Not long ago, Florida Gov. Charlie Crist put the last nail in his GOP-Senatorial campaign coffin by vetoing state legislation that would have implemented wide-ranging teacher performance pay. Crist said the bill was “rushed through” and contained “significant flaws;” under the proposed legislation, Florida teachers’ pay would have been tied directly to student performance on standardized test scores.

If Floridians valued a thoughtful approach to spending tax dollars, they might have applauded Crist’s decision from both sides of the political aisle. From the left, tying teacher pay to a single standardized test score has never been popular, as evidenced by the amount of pushback the legislation received from teachers, parents and students. But from the right, fiscal responsibility is supposed to be a foundational tenet of conservatism. When you aren’t sure what you’re buying, it’s a good (and conservative) idea to hold off.

And that’s the issue with merit pay tied to test scores at present. We’re not exactly sure what we’re buying. We think that if we pay teachers more, they will work harder, or smarter. Our extra tax dollars will leverage change. But what if (God forbid!) it works? Where will the continuing increases in tax dollars come from — is the program sustainable? In this economy, can we bet large sums on something we aren’t sure will work, and we are sure that — if it does work — will cost increasing sums year after year? What if, after five years, we have to back off? If the plan assumes that teachers work harder for more money, might the reverse be true — might they stop working so hard if those incentives wither or decrease down the road?

And what if we have the actual metrics of school improvement wrong? While no one can honestly argue against the idea of identifying excellent teachers and then recognizing and rewarding them, how we go about that process needs to be well-thought out and account for the complexities of schooling more than the Florida plan does.

Every major teaching and learning organization, from the American Psychological Association to the National PTA, warns against using a single test score in isolation for any high-stakes decision, and determining which employees get financial bonuses and which do not is certainly high-stakes. Yet the Florida merit-pay model hinged on whether the kids in a teacher’s classroom improved their state test scores in a given year.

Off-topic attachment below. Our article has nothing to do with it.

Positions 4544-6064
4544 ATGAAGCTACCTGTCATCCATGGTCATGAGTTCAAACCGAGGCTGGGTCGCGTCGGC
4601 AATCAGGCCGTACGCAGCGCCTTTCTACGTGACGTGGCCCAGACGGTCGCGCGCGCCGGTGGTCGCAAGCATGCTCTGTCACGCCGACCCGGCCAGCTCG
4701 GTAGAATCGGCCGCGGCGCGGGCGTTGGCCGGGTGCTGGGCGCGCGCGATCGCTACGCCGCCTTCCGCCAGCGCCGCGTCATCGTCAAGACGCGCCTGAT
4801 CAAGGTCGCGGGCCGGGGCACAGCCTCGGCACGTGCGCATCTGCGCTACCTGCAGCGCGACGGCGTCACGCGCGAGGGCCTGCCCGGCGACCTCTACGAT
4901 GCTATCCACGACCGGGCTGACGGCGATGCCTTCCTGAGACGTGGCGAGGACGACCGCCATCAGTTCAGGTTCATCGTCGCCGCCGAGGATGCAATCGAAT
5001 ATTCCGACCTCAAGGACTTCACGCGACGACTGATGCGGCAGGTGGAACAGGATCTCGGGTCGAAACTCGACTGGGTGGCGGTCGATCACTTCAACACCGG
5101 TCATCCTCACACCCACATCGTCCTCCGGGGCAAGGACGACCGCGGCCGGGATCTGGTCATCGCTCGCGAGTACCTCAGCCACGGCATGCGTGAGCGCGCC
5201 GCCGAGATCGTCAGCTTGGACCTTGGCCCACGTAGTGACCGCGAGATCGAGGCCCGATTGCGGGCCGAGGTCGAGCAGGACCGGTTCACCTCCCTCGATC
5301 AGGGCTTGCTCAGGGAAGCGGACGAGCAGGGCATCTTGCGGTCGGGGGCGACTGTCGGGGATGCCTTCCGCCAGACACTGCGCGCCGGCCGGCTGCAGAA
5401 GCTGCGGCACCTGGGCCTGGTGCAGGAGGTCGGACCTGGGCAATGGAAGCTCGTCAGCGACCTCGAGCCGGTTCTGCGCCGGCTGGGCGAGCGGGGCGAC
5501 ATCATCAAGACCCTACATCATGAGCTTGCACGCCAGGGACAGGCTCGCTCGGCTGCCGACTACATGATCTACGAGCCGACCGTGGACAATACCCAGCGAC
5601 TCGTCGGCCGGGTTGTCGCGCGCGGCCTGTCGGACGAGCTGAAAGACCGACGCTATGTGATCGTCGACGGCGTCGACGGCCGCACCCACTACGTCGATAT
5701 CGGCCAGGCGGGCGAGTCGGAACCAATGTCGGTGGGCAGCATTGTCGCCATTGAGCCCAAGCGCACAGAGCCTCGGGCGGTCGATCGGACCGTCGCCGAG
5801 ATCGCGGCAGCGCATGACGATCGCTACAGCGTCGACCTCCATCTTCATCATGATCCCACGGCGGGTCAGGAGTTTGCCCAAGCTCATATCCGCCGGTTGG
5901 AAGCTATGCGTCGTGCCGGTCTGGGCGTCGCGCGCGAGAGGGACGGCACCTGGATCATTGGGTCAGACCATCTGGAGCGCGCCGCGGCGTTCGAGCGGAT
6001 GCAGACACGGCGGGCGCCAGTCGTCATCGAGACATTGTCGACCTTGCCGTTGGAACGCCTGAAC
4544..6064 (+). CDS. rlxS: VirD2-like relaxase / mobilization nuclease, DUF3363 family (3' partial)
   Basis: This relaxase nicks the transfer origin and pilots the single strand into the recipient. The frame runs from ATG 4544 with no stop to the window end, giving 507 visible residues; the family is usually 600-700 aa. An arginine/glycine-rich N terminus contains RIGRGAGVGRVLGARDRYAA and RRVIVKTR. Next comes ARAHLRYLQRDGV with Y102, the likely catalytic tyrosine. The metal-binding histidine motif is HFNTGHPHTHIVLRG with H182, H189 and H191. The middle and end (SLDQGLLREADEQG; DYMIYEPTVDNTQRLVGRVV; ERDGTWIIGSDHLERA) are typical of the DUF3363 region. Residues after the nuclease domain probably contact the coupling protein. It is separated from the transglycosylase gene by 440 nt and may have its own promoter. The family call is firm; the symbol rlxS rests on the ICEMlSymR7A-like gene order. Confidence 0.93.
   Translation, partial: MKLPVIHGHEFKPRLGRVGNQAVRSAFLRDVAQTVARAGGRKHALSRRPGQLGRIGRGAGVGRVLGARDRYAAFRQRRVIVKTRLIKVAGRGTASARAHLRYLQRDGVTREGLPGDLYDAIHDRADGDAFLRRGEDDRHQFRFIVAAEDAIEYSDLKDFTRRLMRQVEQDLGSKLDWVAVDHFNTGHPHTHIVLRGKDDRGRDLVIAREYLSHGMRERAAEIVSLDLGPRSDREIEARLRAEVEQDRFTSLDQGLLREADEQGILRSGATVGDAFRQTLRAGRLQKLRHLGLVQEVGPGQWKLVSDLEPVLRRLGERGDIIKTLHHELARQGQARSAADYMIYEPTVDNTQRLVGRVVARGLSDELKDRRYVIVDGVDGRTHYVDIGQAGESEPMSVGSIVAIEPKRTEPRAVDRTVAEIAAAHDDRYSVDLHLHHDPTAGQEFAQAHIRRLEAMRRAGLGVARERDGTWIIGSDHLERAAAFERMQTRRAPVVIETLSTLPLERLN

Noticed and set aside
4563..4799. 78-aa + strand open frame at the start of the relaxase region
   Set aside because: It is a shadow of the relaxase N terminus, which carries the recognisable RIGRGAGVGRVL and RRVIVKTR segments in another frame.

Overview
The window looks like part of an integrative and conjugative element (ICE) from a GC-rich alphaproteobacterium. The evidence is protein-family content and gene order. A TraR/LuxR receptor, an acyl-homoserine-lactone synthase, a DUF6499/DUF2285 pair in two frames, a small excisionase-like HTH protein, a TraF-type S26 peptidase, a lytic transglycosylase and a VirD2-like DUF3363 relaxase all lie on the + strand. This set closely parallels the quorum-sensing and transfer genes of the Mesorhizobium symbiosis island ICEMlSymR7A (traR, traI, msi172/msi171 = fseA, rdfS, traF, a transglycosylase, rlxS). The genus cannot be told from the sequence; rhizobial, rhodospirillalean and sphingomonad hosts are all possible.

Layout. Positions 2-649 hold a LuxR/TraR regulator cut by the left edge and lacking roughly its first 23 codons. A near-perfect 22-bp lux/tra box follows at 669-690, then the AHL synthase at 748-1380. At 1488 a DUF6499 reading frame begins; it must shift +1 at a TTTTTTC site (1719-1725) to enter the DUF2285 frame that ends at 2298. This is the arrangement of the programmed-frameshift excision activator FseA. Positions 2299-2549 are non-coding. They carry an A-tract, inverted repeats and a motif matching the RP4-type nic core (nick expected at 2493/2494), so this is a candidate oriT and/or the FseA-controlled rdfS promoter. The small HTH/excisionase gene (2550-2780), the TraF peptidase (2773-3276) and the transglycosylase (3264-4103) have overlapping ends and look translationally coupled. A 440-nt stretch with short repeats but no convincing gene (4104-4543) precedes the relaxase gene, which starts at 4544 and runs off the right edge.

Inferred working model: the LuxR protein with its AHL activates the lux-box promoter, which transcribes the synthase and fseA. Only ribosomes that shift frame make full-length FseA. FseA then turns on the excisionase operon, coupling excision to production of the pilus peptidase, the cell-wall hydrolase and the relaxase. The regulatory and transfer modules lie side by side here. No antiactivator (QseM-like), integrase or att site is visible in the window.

Proponents would argue that the test score is one of many factors, but the plan clearly required that merit pay be tied to evaluations, and that evaluations largely (“more than 50%”) be determined by test scores. In a comprehensive, thoughtful plan, achievement as measured by test scores should be only one of many important indicators of teacher quality.

The plan did permit local districts to include other factors in their evaluation processes, but no matter what other factors were selected locally, the Florida plan required that districts submit to the state only the percentages of teachers rated “unsatisfactory,” “needs improvement,” “effective” and “highly effective” and the student performance (test scores) of their students. This is ostensibly so the state can “check” to see if the district got the evaluations right. Without those additional data points included by local districts, the state would have been left to examine teacher evaluations solely in terms of test scores.

Merit pay plans like the Florida plan also have a distribution problem: Who gets the reward for any single child’s success? Should the bonus go to Mike’s math teacher (that’s where he improved the most!), or to his PE coach, who made Mike show her his homework every morning before class, and helped him make corrections until Mike wanted to please the coach as much as he wanted to please himself? Maybe his reading teacher deserves the money since she helped him decode the lengthy word problems on the state test. Or maybe it should go to Micaela, the social worker, who made sure Mike had breakfast and lunch every day, and helped Mike’s parents arrange for the eye exam and glasses he needed. Or, realistically, maybe the bonus should go to the art teacher, who ran a math tutorial session leading up to testing week, and showed Mike how to sketch out diagrams to solve his math problems when he got stuck.

Merit play plans hinge on the responses of individuals to potential rewards, but if the plan spreads out to reward all of these persons — how is that substantively different than using group rewards? The Florida plan as presented didn’t evidence that it could account for these complexities.

Some parts of the Florida plan were sensible. For instance, paying teachers more to work in high-needs schools is a logical investment, because that could result in more expertise and stability for a campus. But these elements weren’t the centerpiece of the Florida plan. In fact, the centerpiece of the Florida plan was loss of local autonomy: The state, rather than local school boards, would have examined and approved district-level student exams, teacher pay plans and the dispersion of teacher evaluation ratings.

By demanding a more thoughtful plan, Charlie Crist effectively said, “Let’s make sure the money we spend will get to the right people for the right reasons, and guarantee some return on investment.” He also rejected the concentration of power to approve and disapprove testing, evaluation and teacher pay at the state level. For these kinds of fiscally and traditionally conservative positions, he was (ironically) abandoned by Florida Republicans this primary season. Whether Independent-minded Floridians pick up the slack for his commonsense leadership in November remains to be seen.